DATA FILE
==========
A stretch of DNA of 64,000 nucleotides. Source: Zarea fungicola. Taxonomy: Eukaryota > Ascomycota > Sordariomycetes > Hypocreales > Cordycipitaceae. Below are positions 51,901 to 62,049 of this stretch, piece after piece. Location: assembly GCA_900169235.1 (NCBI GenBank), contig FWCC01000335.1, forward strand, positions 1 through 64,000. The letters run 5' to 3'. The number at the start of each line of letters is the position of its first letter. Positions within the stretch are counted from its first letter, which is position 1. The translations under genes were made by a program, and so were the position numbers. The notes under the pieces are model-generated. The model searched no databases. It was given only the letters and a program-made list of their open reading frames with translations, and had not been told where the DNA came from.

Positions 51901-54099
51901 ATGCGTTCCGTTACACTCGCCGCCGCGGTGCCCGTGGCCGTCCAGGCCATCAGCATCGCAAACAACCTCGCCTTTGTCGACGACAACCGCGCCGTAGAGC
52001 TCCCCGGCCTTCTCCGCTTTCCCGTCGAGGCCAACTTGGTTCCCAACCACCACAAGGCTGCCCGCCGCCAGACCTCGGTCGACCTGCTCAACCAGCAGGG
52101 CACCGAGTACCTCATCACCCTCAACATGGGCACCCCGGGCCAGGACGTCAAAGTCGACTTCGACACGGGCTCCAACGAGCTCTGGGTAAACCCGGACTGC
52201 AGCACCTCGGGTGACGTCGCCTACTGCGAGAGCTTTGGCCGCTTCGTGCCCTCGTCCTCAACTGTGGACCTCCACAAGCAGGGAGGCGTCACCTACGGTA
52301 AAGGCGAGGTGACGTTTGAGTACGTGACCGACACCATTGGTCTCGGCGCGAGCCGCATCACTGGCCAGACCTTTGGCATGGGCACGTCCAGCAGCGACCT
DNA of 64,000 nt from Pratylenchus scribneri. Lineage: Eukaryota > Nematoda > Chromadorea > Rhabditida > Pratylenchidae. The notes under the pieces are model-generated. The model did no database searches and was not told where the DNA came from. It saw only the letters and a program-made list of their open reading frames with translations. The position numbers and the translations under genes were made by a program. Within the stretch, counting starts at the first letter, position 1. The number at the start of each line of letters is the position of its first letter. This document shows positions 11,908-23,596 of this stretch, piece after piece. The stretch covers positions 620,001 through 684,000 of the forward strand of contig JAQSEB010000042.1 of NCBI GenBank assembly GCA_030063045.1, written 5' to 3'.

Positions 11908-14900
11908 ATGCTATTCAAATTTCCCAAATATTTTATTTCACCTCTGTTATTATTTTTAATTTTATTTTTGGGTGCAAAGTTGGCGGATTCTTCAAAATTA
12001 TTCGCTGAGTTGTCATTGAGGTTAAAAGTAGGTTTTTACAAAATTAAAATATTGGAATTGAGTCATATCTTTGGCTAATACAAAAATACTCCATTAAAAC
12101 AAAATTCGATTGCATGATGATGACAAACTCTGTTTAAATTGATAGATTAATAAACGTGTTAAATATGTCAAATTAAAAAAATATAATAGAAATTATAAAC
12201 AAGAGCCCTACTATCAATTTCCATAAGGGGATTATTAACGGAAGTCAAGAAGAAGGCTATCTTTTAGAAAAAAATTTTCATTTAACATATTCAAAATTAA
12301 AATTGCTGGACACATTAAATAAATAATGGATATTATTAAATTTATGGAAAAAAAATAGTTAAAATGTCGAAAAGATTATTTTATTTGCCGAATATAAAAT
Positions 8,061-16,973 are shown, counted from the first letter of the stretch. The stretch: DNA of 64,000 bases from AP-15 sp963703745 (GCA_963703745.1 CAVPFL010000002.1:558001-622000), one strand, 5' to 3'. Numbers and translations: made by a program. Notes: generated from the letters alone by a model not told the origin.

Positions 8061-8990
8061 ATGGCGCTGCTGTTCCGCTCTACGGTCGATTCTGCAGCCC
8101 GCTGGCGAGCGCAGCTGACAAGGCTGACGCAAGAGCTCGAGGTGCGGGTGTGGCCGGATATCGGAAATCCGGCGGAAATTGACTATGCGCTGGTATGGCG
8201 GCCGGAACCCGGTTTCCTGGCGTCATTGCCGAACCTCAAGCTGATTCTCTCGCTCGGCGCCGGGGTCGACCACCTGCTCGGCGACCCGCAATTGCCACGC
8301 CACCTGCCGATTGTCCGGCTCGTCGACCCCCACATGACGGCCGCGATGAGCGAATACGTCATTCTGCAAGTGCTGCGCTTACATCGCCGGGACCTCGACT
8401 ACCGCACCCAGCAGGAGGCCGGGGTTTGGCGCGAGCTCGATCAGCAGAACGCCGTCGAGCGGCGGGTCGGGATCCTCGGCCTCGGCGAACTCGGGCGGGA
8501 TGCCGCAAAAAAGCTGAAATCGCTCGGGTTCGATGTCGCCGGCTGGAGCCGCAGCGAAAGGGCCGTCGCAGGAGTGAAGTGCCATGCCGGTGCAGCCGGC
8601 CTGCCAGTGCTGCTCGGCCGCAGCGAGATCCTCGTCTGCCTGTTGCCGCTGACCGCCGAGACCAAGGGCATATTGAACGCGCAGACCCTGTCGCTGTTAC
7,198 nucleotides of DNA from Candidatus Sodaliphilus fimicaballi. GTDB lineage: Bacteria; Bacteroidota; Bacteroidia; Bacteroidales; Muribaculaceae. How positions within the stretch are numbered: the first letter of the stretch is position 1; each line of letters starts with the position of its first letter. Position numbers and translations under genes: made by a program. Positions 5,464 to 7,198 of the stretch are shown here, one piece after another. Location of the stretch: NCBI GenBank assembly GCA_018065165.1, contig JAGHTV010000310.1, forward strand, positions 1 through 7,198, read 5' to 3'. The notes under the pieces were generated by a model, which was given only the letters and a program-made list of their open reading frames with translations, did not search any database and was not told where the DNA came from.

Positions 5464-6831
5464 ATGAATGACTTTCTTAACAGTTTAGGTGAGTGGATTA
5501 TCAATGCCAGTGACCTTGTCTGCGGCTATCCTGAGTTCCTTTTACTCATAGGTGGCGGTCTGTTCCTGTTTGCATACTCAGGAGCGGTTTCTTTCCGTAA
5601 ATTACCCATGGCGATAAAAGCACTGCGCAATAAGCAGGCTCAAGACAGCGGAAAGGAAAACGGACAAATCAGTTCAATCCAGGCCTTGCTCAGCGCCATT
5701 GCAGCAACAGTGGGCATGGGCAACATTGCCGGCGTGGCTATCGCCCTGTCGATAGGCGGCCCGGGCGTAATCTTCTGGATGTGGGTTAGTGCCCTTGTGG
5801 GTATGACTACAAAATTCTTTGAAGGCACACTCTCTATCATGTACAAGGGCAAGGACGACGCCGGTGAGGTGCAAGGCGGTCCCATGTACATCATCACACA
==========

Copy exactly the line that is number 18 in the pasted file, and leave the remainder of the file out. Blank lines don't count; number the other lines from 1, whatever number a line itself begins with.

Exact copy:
8101 GCTGGCGAGCGCAGCTGACAAGGCTGACGCAAGAGCTCGAGGTGCGGGTGTGGCCGGATATCGGAAATCCGGCGGAAATTGACTATGCGCTGGTATGGCG